Mark S. Pannill Construction Projects
The Yard Art Easels
Yard Art Easels were designed to be used in a yard sale or garage sale or rummage sale all terms are synonymous depending on from what part of the country you hail. In this case it are TEXAS therefore it are a “Yard Sale”!
The concept is to provide a better display for art work, paintings, pictures, photographs or hanging tapestries. The idea is of course is amiable marketing, much like in a jewelry store where the best lighting always makes what you purchase appear better than when you get it home. As you know, when buying jewelry for that special someone the luster always diminishes after you leave the store, both on the item bought and the person for whom it was acquired, but that is another story for another day.
These particular easels were fashioned from remaining pieces of house siding which were gathering dust and taking up space. The height of each easel is 5' (60") when opened fully and 4' wide (48"). The legs are simply 2" x 2"s (1-1/2" x 1-1/2") white pine strips which are readily available at “Home Desperate” and “Lowe’s Impairment” or better yet from a real lumberyard in your vicinity.
These are easy to make. You will need six legs cut at 66". One end (for the ground) is square cut and the other end is cut at a 45 degree angle. Then take the leg pieces and place one on top of the other with the angles facing in opposite directions and drill a 3/8" hole in it and place a carriage style bolt in the hole. Between the to legs slip in two washers to give the legs freedom to move and them fasten them together with a lock nut. Do that three times and you ready to assemble an easel.
Now, cut approximately 10 pieces of whatever thin lumber you have kicking around into 48" lengths. Thin materials are lighter and sense you are the one who gets to tote it, you want all of the help you can get. Affix a leg assembly to each end and one leg assembly in the center. Be sure to provide approximately 6" of space between each cross piece of lumber. Do this until you get close to the bottom of the legs. There is no purpose in going all the way from the top to the ground. Then do the same procedure to the other side and when both sides are completed, stand it up, spread it apart and there you have a “Yard Art Easel”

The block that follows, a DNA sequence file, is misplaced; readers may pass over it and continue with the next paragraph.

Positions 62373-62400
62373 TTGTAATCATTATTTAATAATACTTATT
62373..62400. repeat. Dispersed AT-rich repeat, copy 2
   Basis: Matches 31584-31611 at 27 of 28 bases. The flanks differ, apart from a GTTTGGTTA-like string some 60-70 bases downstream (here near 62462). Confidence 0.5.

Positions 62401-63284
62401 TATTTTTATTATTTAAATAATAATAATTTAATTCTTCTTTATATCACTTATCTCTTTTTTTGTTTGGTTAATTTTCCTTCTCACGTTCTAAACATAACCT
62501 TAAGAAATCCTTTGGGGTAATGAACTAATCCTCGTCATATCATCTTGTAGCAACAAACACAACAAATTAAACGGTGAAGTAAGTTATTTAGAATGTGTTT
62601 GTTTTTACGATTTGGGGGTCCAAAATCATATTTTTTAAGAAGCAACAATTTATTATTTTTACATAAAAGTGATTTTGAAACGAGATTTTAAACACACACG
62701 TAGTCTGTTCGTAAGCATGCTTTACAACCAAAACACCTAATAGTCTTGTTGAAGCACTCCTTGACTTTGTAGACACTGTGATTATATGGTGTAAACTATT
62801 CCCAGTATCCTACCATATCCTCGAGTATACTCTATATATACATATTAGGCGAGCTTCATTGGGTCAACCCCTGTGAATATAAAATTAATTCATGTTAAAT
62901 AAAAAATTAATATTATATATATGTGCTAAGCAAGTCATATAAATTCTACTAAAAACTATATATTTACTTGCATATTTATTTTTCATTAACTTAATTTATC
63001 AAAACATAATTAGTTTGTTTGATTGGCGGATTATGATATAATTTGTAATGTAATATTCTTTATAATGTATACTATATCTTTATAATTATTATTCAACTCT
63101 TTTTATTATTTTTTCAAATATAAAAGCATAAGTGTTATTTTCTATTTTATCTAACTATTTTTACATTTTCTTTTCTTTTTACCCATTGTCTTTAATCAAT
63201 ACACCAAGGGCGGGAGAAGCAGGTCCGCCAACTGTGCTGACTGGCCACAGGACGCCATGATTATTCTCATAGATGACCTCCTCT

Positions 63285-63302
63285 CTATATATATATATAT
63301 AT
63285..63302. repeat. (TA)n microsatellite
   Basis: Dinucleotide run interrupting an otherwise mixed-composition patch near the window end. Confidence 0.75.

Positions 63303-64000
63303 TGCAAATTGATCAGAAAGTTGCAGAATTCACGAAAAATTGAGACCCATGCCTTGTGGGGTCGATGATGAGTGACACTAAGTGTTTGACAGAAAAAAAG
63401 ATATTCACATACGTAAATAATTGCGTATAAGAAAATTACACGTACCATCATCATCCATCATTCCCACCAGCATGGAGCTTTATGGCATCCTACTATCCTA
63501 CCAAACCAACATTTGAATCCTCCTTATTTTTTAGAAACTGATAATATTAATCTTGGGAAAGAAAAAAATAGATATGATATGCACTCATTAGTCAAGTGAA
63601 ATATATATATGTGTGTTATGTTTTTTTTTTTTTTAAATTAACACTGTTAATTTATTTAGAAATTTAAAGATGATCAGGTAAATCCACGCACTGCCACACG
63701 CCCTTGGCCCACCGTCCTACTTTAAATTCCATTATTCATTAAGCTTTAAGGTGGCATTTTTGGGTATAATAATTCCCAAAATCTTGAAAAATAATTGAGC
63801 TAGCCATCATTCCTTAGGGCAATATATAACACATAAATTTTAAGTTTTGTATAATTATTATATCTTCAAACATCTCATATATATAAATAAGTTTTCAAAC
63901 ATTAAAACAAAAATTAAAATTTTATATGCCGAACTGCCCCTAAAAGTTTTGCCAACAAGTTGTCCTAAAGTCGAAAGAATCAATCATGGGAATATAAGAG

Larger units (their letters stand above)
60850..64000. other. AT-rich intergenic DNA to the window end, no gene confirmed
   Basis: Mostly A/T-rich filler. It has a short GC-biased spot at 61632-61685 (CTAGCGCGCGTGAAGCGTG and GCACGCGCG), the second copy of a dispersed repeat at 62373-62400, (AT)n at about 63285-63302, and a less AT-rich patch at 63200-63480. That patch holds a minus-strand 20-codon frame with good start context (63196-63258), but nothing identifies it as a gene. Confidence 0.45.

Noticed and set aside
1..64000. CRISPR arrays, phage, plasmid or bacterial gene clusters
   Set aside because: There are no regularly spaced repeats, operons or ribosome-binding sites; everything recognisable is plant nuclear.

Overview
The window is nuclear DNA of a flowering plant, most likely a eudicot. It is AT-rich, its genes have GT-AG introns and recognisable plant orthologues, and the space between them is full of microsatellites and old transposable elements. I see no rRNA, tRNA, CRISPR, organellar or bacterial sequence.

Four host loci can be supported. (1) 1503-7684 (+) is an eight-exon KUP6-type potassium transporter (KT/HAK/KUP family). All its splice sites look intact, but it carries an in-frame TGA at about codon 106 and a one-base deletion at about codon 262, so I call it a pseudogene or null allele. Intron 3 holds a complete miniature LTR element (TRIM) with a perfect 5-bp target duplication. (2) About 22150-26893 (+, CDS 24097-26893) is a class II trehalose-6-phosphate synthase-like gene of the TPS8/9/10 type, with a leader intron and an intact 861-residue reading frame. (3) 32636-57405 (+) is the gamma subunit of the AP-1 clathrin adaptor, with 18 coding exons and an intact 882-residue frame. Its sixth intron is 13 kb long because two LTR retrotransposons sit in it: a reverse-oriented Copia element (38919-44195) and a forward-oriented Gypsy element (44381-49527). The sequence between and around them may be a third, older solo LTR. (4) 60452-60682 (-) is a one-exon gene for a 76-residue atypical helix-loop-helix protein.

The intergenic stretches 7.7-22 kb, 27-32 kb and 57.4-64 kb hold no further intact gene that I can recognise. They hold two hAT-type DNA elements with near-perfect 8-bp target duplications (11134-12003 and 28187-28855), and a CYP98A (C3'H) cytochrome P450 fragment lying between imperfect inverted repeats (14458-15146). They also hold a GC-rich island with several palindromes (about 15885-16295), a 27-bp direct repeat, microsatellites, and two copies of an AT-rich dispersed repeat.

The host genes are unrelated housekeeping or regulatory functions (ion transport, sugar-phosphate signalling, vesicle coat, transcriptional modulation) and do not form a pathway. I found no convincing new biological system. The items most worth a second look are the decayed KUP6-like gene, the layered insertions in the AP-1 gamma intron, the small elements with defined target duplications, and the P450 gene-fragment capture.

When this project was first built I used 96" legs and saved the 30" tail droppings for any other future project, which turned out, unbeknownst to me at the time, to be the End Tables featured in a previous segment.
The total cost for this project (two easels) which included glue, nails, bolts and an assortment of screws was about $17.50. The cost will vary depending on what you have available to use, but if you have to build from scratch you should not spend over $25.00 per easel, because that will dip into the yard sale profits.
As a final note, although this was not a major project, it did give me something to do and kept “the boss” at a safe distance and inside the house...where she belongs.
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Mark S. Pannill
P. O. Box 372
Waxahachie, Texas 75168
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